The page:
Love is engaging as Mike who, as a little tyke, was dragged along to his older sister’s ballet lessons, gravitating toward dance and discovering he was a natural.
Sheila comes on strong, and doesn’t she know it, and Kastner shows that the curvaceous, stunning blonde beauty’s preferred style blends caustic remarks and irony. Naturally, we learn why: Seeking escape from a sordid home life, she found solace in watching ballet dancers do their thing.
Nicholson’s semi-Valley Girl delivery doesn’t exactly fit the milieu, but Kristine’s jitters and comedic inability to carry a tune make her all the more endearing, while Bayer shows hubby Al as lovingly supportive.
Just a sweet kid at heart, Godley-Fisher’s Mark is rarin’ to go and appealingly unspoiled. Diana never shies from voicing her opinions, whether of herself, others, or of life, a quality bolstered by Castoria’s refreshingly no-B.S. persona. Quinn treads a much different fine line – in his case, projecting Don’s masculinity minus any off-putting swagger.
Having seemingly seen and done it all, Mulvaney’s Bobby finds life one big snoozer. Nelson’s zestful Richie has deftly transferred his agile moves from basketball court to the dance floor and the stage, and Murray lends Jewish gay Greg plenty of sass.
Nearly the oldest, stage vet Val is a youthful, tiny yet mighty dynamo. Pigtailed Ayers is more earthy and less effervescent than typical portrayals. A ribald highlight in Laguna is “Dance: Ten, Looks: Three” – Val’s success story, told in song, about a fantastic dancer no one noticed until she discovered enhanced boobs and derriere as the magical ticket.
Vinson makes the most of the basically utilitarian role of Zach’s right hand, who faithfully transmits harsh taskmaster Zach’s artistic visions to those hoping to be in the new show.
Van Dyke traces a clear arc from Zach, from unseen, God-like presence with a commanding voice who controls each dancer’s destiny to the confused, all-too-human lover once spurned by Cassie. This Zach is more flawed than we’d ever have guessed – and also more protective and nurturing.
The show’s second half delivers four of the best, and best-known, “Chorus Line” songs, and it’s also where the reticent Paul is finally coaxed out of his shell through Zach’s diligent prodding. Santos skates past the role’s darkest emotional colors in favor of stoop-shouldered humility, but his performance and the material’s potency more than compensate.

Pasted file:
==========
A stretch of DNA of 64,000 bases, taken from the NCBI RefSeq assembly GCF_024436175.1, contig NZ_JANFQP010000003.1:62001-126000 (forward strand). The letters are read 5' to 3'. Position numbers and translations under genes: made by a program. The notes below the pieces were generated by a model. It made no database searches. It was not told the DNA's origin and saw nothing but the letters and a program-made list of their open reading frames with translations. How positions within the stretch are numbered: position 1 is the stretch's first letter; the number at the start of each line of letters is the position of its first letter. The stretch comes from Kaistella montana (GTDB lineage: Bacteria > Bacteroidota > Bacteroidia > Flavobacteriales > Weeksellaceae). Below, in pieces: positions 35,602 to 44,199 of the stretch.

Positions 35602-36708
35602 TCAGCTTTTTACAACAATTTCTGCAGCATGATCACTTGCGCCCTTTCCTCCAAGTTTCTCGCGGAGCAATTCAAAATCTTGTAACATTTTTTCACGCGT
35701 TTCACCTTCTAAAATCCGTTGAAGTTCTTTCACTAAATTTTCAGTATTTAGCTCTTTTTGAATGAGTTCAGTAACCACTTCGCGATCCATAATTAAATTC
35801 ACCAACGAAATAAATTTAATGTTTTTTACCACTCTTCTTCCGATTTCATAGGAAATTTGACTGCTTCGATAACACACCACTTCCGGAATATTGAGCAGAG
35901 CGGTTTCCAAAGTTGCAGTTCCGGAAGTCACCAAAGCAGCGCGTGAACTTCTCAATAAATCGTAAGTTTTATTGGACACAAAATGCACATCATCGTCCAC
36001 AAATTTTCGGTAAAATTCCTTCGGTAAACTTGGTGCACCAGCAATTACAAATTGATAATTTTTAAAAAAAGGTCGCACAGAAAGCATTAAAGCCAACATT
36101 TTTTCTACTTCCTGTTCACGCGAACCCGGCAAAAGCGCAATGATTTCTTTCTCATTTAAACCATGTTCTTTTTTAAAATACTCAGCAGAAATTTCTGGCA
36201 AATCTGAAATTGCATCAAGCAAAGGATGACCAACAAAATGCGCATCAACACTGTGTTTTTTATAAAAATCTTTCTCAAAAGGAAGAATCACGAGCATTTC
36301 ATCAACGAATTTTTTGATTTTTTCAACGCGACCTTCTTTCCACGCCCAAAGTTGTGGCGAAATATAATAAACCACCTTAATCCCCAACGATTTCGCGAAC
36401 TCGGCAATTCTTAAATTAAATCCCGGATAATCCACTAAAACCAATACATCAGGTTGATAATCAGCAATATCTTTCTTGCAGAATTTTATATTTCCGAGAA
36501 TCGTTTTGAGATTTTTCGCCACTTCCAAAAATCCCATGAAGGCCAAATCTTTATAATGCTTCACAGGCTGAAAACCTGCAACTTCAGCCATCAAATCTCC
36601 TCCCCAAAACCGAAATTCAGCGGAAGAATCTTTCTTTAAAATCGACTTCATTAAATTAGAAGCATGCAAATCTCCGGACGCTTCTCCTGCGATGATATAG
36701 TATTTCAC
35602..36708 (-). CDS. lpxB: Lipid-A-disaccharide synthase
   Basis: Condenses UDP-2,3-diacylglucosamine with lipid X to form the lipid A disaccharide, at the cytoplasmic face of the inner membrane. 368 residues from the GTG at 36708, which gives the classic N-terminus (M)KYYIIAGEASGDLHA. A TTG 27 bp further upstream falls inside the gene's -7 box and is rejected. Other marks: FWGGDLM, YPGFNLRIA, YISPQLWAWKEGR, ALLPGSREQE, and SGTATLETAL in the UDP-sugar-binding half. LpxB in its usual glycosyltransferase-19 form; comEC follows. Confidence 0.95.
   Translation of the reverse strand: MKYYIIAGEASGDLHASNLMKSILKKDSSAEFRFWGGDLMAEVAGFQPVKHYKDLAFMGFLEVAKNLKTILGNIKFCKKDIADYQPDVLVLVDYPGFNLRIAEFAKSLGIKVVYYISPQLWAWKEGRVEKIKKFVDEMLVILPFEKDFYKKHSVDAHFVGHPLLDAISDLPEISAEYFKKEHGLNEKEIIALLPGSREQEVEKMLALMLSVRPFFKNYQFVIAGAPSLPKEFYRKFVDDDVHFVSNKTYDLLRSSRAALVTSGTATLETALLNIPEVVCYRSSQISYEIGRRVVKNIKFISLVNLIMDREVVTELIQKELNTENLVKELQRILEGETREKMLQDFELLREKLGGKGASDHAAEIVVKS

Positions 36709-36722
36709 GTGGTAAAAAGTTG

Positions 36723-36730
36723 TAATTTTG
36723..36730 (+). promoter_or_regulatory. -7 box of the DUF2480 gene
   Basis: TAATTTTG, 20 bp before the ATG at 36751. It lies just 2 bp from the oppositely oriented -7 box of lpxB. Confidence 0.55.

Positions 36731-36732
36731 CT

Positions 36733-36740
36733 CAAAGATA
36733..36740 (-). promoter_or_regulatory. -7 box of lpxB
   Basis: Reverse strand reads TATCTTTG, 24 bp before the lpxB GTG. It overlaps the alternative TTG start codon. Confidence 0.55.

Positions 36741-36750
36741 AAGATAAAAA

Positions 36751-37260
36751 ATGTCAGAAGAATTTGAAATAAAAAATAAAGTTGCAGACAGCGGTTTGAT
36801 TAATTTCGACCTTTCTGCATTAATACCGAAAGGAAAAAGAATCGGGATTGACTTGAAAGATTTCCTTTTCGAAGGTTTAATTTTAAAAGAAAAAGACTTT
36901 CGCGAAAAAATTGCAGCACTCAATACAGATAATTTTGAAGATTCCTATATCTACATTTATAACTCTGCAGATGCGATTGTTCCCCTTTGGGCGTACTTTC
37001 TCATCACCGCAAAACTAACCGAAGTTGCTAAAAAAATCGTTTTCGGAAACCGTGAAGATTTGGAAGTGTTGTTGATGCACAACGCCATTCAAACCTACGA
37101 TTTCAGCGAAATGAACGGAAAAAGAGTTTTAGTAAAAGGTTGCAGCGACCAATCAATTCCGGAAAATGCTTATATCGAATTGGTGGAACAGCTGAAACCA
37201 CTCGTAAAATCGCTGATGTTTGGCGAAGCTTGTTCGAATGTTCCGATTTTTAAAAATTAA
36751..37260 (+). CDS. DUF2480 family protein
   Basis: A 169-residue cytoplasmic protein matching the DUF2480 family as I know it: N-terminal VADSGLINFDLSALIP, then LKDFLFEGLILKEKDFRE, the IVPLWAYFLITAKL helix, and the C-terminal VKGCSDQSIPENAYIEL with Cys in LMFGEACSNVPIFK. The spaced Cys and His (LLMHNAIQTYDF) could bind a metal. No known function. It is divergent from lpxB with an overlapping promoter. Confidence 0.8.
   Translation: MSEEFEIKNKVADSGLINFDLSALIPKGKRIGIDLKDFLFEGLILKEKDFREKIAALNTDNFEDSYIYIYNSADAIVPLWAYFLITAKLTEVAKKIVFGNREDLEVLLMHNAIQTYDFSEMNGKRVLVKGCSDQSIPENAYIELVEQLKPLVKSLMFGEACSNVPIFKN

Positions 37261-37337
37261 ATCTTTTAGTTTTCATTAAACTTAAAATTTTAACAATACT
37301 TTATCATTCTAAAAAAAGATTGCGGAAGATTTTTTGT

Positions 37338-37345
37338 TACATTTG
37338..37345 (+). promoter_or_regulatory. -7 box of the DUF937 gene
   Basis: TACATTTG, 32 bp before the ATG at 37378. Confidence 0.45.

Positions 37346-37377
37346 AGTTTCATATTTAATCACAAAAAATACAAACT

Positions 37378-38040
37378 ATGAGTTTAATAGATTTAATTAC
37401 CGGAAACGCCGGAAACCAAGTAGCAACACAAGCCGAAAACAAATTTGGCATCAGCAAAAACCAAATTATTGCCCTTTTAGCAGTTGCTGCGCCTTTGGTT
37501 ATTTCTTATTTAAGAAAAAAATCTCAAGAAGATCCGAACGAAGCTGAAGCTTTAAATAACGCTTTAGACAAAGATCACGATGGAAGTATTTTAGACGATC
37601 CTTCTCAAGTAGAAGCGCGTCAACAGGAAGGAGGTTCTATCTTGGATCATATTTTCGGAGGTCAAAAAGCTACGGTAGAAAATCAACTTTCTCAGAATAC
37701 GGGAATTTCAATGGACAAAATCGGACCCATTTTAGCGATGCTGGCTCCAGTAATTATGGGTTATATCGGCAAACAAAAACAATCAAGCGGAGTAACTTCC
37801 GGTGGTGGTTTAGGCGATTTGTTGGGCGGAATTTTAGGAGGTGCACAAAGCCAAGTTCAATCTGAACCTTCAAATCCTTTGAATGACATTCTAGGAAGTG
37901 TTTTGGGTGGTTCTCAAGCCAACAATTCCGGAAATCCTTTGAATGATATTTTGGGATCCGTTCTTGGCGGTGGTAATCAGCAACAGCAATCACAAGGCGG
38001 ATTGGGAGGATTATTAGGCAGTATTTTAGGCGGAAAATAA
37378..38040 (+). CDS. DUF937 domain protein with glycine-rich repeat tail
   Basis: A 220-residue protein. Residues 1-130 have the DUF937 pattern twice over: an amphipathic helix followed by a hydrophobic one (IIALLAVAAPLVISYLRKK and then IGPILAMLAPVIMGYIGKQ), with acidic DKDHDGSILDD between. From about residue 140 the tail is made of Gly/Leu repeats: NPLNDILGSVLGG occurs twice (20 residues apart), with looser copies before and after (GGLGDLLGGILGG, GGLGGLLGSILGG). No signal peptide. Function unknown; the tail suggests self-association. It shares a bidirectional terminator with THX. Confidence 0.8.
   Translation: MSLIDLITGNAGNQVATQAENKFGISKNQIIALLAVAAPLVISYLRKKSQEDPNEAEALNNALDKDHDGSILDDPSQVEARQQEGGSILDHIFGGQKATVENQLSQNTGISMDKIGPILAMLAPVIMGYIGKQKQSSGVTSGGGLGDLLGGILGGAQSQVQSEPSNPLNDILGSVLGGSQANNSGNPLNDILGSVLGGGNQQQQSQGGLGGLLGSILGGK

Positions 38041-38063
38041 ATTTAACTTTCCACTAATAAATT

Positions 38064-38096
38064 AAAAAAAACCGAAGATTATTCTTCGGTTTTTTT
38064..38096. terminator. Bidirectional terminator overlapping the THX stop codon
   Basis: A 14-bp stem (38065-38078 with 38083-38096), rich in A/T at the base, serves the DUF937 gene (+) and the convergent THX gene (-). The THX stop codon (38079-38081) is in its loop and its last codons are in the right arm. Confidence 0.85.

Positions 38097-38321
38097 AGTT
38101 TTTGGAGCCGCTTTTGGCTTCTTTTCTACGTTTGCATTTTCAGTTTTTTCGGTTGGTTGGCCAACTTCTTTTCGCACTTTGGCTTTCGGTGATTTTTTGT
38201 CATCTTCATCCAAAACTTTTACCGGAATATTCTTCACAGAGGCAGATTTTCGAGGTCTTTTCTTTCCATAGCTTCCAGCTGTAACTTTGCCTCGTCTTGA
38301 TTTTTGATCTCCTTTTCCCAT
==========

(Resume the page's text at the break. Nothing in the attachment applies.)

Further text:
The post-intermission Act Two created in Laguna also focuses on the rocky, complicated dynamic between Zach and Cassie as they struggle to navigate their romantic past with what might be a familiar but now fraught working relationship.
Van Horn’s quivering voice signals Cassie’s self-doubt born of countless career defeats, but she finds inner strength in standing up for herself – and up to Zach – and in the extended solo dance sequence “The Music and the Mirror,” Van Horn’s fine dance talents sync up with Cassie’s star-making qualities.
“Dance Ten” and “Mirror” propel the show to its satisfying finale with two more justly famous numbers: “One” and “What I Did for Love.”
“One,” the rousing capper to Zach’s new show, is seen first in raw practice form and the second time as a full-blown showstopper as the entire cast (and not just the “final eight”) pulls out all the stops with more joy and fewer inhibitions than when it’s rehearsed.
The anthemic “What I Did for Love” counterbalances “One,” with Diana’s passion representing the price of success not just on stage, but anywhere. Castoria’s heartfelt rendition drives home the point: “Love” refers not just to romance but to the self-sacrifice and commitment required to fulfill any love: of career, of any art form, and for colleagues, family and friends.
Whether or not they make the final cut, these 17 characters have chosen to minimize life’s sorrows while putting everything “on the line” in both real life and their careers. “A Chorus Line” blurs the boundaries between the two, giving us an artful, stylized vision of reality.
Despite the show’s ’70s vibe, it transcends its original era by reflecting multiple aspects of human nature. Some of the monologues are simply extraordinary, just one reason the show has endured.
“A Chorus Line” broke new ground in its day, yet was, still is and probably always will be a crowd-pleaser.
Moulton Theatre, Laguna Playhouse, 606 Laguna Canyon Drive, Laguna Beach. Through June 12. Running time (intermission included): Two hours, 30 minutes. Tickets: $51 to $81. Ticket purchase/information: 949-497-2787, www.lagunaplayhouse.org